It’s Jazz Jim but not as we know it. Or at least that’s what Spock might have said to Kirk upon hearing In a Silent Way, an album which seemed to divide the Jazz community like no other when it was released. The year was 1969, a time when rock music had become the dominating vehicle of expression for not only the youth of America, but across the entire world, much of it through the magic of electricity. Even Dylan had seen the light just a few short years earlier, plugging in and dropping out of the traditional folk scene altogether. So it was only natural that eventually something similar would happen in the sphere of Jazz, not so much a question of if, but when.
By 1968 Miles Davis was in his forties, an artist who had spent the past twenty years pushing nearly every boundary that there was to be pushed. And with all these new sounds coming out of the counter-culture, it’s not surprising he must have wanted to take his music in a whole new direction. Though I’m sure if you had of asked Miles what he really thought of rock, might have been akin to asking Bach what he thought about primitive composition from our preliterate ancestors. For such was the disparate distinction between all he had done before, and all that he was about to do. But being the weird professor of chemistry that he was, every once in a while discovering new elements to add to the periodic table, he obviously couldn’t help but let his curiosity get the better of him, and let his mind go free. Yet no genius ever truly stands alone. He needs assistants to help with all those endless experiments which take place in the laboratory.
Initial sessions were held in September 1968, with Wayne Shorter (tenor saxophone), Chick Corea (electric piano), Dave Holland (bass) and Tony Williams (drums). However none of these proved fruitful. Further sessions took place in November, with the same line up, this time with Herbie Hancock. Although these too were rejected. Later that month Joe Zawinul was brought in, the group recording several lengthy pieces (all of which are thankfully preserved on the Complete In a Silent Way Sessions box set), but were also left on the shelf. It wasn’t until February the following year, when a young and relatively unknown English guitarist by the name of John McLaughlin flew in that the last missing piece of the puzzle was finally established.
Recorded in just one morning/afternoon session, what is surprising is how much material from all previous gatherings was preserved, and yet apparently, only a total of 27 minutes was actually put to tape on this day, out of the purportedly two hours of jamming that took place. Which can mean one of two things; either there was needless noodling going on, or someone in the control booth didn’t know when to press the record button.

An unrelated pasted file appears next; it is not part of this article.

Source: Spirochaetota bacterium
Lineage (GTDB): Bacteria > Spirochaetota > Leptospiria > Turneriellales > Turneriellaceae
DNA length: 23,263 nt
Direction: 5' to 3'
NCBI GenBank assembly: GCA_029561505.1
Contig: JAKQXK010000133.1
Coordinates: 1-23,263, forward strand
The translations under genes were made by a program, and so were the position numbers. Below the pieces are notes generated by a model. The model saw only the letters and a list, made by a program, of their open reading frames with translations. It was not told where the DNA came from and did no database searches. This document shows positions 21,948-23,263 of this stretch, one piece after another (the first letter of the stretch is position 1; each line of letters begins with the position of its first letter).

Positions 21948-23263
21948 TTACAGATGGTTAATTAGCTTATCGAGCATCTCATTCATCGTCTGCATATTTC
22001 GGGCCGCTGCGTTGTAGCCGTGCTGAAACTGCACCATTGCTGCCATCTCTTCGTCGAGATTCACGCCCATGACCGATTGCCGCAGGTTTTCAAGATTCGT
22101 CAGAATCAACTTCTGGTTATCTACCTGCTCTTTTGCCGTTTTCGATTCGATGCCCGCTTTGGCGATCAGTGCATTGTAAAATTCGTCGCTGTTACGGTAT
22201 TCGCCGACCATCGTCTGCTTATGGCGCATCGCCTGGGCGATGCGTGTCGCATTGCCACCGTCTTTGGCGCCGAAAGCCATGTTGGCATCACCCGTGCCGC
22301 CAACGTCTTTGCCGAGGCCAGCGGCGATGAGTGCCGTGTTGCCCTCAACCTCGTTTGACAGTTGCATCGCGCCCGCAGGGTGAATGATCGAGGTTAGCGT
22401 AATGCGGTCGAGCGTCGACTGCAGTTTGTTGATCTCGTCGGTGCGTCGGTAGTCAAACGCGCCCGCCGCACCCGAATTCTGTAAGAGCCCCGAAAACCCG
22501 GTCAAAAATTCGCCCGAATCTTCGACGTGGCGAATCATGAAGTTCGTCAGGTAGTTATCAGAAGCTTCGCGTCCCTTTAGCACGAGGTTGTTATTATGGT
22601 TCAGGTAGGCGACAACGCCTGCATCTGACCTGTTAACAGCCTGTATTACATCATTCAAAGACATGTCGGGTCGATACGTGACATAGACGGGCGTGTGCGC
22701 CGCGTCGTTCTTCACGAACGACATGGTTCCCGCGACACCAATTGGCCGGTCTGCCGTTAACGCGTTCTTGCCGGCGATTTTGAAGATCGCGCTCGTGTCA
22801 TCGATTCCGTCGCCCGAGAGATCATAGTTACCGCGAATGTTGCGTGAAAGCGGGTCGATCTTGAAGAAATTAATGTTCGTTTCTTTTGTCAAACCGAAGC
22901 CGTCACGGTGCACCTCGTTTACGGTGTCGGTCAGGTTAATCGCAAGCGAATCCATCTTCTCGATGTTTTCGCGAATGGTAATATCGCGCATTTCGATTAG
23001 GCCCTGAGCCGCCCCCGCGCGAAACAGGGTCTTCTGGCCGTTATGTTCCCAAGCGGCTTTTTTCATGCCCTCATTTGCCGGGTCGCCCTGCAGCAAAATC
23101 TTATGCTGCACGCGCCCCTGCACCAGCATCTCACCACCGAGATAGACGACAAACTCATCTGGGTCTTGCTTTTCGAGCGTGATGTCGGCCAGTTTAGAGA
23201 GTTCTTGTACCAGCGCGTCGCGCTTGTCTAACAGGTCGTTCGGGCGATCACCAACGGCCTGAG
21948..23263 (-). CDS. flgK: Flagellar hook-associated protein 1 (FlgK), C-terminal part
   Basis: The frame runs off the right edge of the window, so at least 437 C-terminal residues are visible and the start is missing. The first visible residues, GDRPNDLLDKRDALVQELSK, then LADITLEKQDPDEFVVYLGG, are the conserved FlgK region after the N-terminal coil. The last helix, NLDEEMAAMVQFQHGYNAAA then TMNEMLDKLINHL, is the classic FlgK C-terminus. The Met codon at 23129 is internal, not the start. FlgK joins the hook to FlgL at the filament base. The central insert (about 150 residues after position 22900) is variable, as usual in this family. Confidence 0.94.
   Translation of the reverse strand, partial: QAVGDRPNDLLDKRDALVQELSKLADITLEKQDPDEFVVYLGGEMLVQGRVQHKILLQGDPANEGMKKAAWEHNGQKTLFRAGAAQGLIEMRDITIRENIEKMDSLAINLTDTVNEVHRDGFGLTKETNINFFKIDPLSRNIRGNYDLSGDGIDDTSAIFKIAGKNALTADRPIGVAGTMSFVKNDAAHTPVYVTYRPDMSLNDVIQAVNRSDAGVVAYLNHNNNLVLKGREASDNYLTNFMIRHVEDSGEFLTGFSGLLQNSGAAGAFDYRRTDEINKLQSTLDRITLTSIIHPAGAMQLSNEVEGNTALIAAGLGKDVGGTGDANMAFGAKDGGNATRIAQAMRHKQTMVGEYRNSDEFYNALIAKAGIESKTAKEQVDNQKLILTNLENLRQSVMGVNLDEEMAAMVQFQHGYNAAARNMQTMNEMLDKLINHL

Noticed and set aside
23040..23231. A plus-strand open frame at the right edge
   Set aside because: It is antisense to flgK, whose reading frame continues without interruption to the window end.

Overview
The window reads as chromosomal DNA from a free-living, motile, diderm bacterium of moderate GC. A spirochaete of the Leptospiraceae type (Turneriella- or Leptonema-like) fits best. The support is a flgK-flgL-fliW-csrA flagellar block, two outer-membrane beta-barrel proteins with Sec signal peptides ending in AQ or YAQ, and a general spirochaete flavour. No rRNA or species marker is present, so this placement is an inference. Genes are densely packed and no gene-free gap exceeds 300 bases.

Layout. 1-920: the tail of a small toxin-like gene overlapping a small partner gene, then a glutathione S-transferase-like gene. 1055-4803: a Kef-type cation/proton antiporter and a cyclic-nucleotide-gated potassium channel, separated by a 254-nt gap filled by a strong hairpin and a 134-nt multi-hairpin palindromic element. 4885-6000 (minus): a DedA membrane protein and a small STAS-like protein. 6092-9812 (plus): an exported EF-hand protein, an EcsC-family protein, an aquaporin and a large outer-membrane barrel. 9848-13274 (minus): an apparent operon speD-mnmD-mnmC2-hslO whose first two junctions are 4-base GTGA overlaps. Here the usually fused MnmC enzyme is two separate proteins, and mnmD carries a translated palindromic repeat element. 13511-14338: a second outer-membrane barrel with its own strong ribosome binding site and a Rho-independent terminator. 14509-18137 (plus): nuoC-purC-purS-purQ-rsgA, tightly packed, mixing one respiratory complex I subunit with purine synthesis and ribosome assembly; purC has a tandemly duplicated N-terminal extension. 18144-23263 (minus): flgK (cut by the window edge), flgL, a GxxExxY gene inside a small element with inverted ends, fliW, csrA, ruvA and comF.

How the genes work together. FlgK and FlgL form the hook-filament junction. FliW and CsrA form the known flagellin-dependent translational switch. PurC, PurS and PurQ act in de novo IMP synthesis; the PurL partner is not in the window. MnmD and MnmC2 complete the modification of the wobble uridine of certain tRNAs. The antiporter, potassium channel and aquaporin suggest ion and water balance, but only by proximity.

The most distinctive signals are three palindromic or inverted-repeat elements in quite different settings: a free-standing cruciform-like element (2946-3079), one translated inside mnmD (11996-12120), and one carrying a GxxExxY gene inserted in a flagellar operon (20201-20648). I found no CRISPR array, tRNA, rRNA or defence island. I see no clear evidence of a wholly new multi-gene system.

“Shhh/Peaceful” kicks the album off with the band in full subliminal flight. Zawinul and Corea fidget ethereally on their respective instruments, while McLaughlin glides like a swan in experimental fashion, diving through the water here and there, and coming up for air only when necessary. It’s only through headphones that one can notice the edits, as well as the same composition repeated twice. But such is the drone-like and meditative quality of the playing that one hardly even notices the subtle differences in the mixing. One gets the feeling that the thing could go on forever, and you wouldn’t even mind if it did, because the whole journey is so relaxing and subconscious, that it almost instantly transports your mind into a state of unconscious nebulosity.
“In a Silent Way” is all shimmering keyboards, and introspective guitar. Miles adds some contemplative horn throughout, only adding to the effect of floating through heaven, or hovering amongst the clouds. “It’s About That Time” is the last extended number, where Tony Williams adds some clock-work time-keeping (perhaps hence the name), while the rest of the troupe mess about in experimental Nirvana. In other words, monks eat your hearts out.
Listening to this LP is like resting one’s head on a pillow and drifting off to some far off place you’ve never been to but are familiar with all the same. That the entire album was improvised is remarkable in itself, and proves that spontaneity can still be the key to achieving true creativity, through something original, and not heard before. Controversial at the time, but God knows why. I guess you can call it the shock of the new. Like the discovery of the human genome, or the first exoplanet. For this is music that should be transmitted into outer space, in the hope that someday, when our race is all but extinguished, that the sounds of In a Silent Way shall be spread out across the universe, for any other sentient species to enjoy, long after we ourselves are gone.